The scientists failed in recognition, which research is really important and which not already, so they're not qualified and expected to ask about purpose of research anymore.

So who is? Some dolt sitting in his momma's basement whining about how his pet conspiracy theory gets ignored?

Researchers make mistakes. String theory is possibly one of them. Cold fusion and aether theory definitely were mistakes. Get over it.
Kinedryl
1 / 5 (4) Mar 19, 2012
Cold fusion and aether theory definitely were mistakes. Get over it.
The acceptance of aether theory would just save the money for billion dollars gravitational waves detectors, like this one. http://physicswor...ws/46027 But aether theory can not prohibit the further devastation of life environment and nuclear oil wars by itself - but the cold fusion can.

So I can tolerate the aether theory ignorance easily, but not the ignorance of cold fusion. After all, when cold fusion will be accepted, then the aether theory will be accepted with ease after then, because the layman public will just realize, how big trolls the mainstream physicists actually are.
Callippo
1 / 5 (4) Mar 19, 2012
TheGhostofOtto1923
1 / 5 (9) Mar 19, 2012
The scientists failed in recognition, which research is really important and which not already, so they're not qualified and expected to ask about purpose of research anymore.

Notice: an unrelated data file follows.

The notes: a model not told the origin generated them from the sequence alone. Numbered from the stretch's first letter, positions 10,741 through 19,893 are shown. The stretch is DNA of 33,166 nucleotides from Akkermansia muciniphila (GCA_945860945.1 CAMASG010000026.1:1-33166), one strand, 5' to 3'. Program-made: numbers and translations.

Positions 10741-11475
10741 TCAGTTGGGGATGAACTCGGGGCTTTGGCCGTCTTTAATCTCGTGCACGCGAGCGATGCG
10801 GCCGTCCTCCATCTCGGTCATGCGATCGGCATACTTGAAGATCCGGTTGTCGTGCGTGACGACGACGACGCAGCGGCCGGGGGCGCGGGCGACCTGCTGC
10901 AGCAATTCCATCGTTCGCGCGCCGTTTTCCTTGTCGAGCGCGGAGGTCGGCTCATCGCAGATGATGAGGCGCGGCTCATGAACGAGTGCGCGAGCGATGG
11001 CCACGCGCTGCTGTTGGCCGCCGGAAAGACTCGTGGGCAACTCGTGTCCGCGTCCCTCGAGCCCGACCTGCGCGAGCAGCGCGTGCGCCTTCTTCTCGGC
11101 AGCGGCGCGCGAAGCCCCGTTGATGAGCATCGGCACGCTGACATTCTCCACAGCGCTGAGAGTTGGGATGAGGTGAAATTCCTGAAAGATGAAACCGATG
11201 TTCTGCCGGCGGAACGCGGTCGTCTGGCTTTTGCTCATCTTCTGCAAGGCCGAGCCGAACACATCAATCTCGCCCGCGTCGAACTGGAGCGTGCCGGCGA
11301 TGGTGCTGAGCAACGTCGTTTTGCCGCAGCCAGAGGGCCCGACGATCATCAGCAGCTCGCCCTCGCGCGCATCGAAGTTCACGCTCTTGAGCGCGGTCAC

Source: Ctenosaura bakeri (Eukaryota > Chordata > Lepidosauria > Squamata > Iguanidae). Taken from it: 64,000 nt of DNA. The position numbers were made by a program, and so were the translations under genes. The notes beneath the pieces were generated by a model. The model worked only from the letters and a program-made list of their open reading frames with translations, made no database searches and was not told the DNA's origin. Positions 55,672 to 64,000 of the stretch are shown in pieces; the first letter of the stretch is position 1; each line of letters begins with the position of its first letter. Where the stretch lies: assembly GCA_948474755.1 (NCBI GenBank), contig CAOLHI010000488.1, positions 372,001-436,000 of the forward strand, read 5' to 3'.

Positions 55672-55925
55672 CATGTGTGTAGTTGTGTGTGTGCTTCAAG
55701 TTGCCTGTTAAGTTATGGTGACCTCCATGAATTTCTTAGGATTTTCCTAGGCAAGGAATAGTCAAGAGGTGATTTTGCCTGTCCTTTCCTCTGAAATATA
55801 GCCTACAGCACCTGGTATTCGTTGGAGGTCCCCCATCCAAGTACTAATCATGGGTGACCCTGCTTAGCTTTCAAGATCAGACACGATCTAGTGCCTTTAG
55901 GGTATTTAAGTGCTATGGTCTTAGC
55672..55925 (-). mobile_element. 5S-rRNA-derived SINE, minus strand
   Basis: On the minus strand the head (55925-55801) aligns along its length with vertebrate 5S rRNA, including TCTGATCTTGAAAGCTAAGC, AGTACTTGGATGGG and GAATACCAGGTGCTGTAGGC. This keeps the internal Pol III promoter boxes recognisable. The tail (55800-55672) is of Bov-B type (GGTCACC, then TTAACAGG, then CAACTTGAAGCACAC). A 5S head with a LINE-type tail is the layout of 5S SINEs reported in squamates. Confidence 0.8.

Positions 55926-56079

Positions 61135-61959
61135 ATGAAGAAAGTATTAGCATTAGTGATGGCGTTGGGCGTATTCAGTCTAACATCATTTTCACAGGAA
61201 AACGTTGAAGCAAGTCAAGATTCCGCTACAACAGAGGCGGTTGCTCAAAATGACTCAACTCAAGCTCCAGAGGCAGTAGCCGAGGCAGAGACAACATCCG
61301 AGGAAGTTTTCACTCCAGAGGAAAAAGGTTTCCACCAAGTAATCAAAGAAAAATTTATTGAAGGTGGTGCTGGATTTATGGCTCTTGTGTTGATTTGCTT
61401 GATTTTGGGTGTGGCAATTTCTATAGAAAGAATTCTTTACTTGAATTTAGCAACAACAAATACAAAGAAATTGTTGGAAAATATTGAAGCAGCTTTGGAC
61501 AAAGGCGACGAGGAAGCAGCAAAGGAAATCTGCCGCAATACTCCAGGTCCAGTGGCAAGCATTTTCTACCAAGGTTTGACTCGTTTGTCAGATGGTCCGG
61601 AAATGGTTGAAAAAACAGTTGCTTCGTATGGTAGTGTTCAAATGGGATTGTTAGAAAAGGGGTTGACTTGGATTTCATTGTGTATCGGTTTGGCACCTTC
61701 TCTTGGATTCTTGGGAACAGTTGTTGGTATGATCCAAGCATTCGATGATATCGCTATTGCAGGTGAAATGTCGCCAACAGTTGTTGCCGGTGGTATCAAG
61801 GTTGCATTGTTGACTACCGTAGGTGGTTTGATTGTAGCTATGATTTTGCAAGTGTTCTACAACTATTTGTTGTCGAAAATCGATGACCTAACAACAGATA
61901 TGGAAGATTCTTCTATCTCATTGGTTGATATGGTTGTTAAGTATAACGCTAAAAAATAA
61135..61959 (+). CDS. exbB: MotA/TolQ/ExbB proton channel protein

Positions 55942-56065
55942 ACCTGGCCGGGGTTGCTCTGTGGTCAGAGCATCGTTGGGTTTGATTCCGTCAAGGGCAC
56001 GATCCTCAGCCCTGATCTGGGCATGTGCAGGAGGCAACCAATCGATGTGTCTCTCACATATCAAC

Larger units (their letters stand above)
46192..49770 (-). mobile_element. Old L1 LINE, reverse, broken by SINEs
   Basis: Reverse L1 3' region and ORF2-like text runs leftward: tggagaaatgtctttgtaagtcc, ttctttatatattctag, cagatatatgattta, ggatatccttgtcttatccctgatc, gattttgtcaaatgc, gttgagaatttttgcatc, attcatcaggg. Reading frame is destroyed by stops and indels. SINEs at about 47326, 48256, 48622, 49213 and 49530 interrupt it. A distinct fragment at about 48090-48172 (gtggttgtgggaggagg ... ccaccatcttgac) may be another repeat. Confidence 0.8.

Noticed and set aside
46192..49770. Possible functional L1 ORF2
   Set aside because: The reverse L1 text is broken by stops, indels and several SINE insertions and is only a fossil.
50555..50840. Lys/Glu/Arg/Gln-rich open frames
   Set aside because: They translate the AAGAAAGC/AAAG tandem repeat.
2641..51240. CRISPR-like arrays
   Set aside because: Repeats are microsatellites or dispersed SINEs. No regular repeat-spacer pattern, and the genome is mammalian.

So who is? Some dolt sitting in his momma's basement whining about how his pet conspiracy theory gets ignored?

Researchers make mistakes. String theory is possibly one of them. Cold fusion and aether theory definitely were mistakes. Get over it.
Naw AA calypso is right - cold fusion in certain forms has been replicated, confirmed, patented by NASA, and awaiting further development. He is also right - you should update your knowledge of recent developments.

"Please point your seach engines toward "Widom and Larsen" and "Ultra Low Momentum neutrons" being generated on metallic hydride Surfaces; There really is a reaction, that may be very interesting to future research associates."
http://www.physic...040.html
TheGhostofOtto1923
1 / 5 (8) Mar 19, 2012
And the navy HAS published.

"U.S. Navy researchers at the Space and Naval Warfare Systems Center (SPAWAR) in San Diego, have been studying cold fusion since 1989. In 2002, they released a two-volume report, "Thermal and nuclear aspects of the Pd/D2O system," with a plea for funding. This and other published papers prompted the 2004 DOE review. In 2007, the Naval Research Laboratory published a literature review explaining why most researchers have usually been unable to replicate successful LENR experiments, saying that the loading ratio of gas to metal was the most crucial aspect, which can be affected by metal properties, cell configuration, and the experimental protocols."